The worker shortage is also already serving as a catalyst for food manufacturers making major investments in plant technology. Robotics is booming and I expect to see major investments and initiatives by companies in manufacturing and transportation technology in 2022.
The truck driver shortage is accelerating the adoption of autonomous or self-driving truck usage by probably a decade and the lack of plant workers, which is going to be a long-term trend, is pushing food manufacturers to automate their plants at a highly accelerated pace.
2022 will be a challenging year fraught with uncertainty for packaged foods companies. The key to meeting those challenges, as this year and 2020 have taught us, is resiliency.
Equally important in such times is to create a company culture and environment that attracts the best and the brightest. Team still matters in the age of technological innovation.
Challenging times – and 2022 is going to be a challenging year – can bring out the best in people, companies and industries, as well as lead to innovation that would never be attempted in less-challenging times. So, despite the major issues facing packaged food companies in 2022, I expect it to also be a year filled with innovation and positive surprises, along with the difficult challenges and uncertainty. Stay tuned.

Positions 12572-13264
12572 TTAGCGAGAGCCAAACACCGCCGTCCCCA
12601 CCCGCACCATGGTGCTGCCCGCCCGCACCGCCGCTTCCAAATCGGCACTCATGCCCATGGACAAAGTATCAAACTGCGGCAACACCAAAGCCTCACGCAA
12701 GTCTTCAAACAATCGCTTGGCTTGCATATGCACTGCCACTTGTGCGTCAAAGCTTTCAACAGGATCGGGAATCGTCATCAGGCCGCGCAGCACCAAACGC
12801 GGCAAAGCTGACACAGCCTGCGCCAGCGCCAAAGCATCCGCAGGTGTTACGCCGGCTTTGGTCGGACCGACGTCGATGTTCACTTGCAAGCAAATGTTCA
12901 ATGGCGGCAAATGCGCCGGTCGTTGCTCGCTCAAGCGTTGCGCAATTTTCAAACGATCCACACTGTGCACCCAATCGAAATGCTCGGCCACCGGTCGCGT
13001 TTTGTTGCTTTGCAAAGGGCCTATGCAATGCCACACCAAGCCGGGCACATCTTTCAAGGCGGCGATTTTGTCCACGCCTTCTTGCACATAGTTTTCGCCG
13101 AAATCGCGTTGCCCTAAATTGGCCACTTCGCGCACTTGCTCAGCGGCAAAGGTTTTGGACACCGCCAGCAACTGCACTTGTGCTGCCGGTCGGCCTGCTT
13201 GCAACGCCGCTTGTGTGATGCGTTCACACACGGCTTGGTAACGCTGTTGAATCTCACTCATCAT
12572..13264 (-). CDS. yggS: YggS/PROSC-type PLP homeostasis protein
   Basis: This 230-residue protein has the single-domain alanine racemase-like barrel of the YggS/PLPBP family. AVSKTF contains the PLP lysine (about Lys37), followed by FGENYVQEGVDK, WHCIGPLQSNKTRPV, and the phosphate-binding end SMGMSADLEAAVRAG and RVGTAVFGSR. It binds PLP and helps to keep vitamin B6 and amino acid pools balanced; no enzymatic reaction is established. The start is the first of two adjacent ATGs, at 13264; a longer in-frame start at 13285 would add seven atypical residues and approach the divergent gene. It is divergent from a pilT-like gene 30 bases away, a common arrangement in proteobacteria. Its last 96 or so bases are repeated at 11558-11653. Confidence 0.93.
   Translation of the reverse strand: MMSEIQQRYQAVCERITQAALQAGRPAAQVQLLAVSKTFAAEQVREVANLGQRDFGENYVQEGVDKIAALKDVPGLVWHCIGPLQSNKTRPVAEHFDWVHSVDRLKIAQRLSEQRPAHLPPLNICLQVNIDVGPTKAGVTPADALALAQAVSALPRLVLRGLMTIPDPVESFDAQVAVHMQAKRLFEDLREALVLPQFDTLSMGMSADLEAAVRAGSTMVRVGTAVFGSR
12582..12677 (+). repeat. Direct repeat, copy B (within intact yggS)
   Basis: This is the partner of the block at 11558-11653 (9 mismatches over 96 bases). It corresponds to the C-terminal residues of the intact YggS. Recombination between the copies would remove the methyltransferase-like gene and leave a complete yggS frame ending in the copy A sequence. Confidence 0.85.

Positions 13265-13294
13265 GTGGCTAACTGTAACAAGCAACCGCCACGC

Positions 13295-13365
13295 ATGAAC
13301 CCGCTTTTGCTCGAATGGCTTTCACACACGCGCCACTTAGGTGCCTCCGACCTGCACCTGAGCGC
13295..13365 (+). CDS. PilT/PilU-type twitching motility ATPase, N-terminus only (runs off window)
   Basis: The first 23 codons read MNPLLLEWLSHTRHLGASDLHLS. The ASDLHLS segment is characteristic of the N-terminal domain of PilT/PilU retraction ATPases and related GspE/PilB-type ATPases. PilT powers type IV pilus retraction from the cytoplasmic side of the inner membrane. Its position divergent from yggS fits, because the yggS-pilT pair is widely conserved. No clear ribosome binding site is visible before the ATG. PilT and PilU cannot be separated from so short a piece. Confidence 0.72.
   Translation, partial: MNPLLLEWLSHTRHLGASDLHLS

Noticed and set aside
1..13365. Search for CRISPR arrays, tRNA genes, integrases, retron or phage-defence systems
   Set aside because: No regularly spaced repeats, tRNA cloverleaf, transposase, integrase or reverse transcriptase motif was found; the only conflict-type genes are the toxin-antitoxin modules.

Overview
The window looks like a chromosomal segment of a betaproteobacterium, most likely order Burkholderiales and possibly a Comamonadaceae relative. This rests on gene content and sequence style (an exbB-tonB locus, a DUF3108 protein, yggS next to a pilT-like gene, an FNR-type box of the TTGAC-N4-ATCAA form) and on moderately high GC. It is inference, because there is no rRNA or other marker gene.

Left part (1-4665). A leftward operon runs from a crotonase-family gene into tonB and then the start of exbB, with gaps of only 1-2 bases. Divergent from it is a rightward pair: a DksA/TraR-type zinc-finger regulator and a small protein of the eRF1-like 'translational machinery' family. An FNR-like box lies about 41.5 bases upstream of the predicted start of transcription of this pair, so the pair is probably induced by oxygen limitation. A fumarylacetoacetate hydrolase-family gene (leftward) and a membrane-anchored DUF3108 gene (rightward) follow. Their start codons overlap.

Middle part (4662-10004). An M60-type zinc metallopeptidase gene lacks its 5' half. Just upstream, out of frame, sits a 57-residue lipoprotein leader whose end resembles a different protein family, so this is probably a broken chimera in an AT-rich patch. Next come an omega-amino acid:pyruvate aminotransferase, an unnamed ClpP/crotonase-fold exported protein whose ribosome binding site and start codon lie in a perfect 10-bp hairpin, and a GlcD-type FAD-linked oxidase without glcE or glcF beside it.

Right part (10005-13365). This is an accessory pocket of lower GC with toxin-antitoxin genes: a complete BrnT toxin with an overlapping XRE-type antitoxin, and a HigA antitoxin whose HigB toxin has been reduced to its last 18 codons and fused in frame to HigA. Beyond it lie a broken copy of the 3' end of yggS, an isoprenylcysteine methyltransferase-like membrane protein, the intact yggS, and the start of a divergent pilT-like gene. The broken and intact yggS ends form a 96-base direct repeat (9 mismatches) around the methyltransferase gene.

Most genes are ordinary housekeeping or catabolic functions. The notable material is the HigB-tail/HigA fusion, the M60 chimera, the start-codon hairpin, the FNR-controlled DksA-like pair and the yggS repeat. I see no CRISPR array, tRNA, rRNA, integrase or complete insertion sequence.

For more coverage of the trends and themes likely to make an impact in 2022, read the read following:
Pet food is “hot” for food industry deal-making in 2022 – M&A advisers talk the year ahead
Counting the cost – the inflationary pressure facing food manufacturers in 2022
Rocky road ahead – the issues facing the UK food industry in 2022
What can D2C deliver for Big Food?
Truth and transparency – sustainability meets credibility in 2022
Just Food columnist Victor Martino is a California-based strategic marketing and business development consultant, analyst, entrepreneur and writer, specialising in the food and grocery industry. He is available for consultation at: email@example.com and @VictorMartino01 on Twitter.